Sacramento, Calif.-based firm Aerojet Rocketdyne has tested a new in-space engine that will potentially be used for future robotic operations on the moon.
Aerojet Rocketdyne said Wednesday the ISE-100 engine accumulated 75 individual tests, 774 pulses and over 500 seconds of hot-fire time during the evaluation period.
ISE-100 will now enter the certification phase, which involves more configuration testing with materials certified for flight.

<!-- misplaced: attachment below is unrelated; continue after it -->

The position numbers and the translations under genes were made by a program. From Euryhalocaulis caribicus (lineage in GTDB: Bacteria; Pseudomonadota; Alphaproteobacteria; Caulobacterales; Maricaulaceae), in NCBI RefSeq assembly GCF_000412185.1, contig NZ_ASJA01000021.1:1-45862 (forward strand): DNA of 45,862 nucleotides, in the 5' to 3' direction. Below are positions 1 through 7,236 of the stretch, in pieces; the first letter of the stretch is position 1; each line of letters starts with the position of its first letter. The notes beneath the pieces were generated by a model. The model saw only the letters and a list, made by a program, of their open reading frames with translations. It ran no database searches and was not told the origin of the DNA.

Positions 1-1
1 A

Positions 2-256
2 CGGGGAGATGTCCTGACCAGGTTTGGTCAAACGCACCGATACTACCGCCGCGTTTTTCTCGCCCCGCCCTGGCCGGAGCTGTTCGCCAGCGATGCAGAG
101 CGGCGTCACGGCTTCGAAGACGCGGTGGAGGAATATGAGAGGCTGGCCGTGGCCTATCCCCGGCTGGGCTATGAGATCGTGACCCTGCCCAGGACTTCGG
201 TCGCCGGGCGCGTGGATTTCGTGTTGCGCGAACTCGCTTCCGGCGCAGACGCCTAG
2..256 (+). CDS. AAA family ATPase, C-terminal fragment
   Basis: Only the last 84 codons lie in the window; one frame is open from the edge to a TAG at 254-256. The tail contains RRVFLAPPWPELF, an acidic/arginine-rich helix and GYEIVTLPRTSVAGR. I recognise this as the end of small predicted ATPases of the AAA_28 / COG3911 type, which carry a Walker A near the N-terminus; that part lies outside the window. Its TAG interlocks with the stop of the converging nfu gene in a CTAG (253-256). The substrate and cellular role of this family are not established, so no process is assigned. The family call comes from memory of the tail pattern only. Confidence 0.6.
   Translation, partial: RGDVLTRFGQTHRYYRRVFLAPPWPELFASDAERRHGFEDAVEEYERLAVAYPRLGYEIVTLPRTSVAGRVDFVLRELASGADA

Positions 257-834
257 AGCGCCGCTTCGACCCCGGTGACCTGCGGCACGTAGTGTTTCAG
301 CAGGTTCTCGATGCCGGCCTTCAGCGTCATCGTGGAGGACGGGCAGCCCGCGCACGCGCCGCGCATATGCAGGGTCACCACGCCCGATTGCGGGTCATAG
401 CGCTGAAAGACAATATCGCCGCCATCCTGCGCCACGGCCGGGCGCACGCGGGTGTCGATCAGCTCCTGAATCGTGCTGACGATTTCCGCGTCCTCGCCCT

Aerojet Rocketdyne Chief Executive Officer and President Eileen Drake said the company will begin offering propulsion systems like the ISE-100 to support commercial and NASA lunar missions.
The ISE-100 mechanism uses MON-25/MMH propellants, which can be leveraged in deep space environments.
The engine also contains an 3D-printed Titanium injector, which helped ISE-100 complete the tests without anomalies.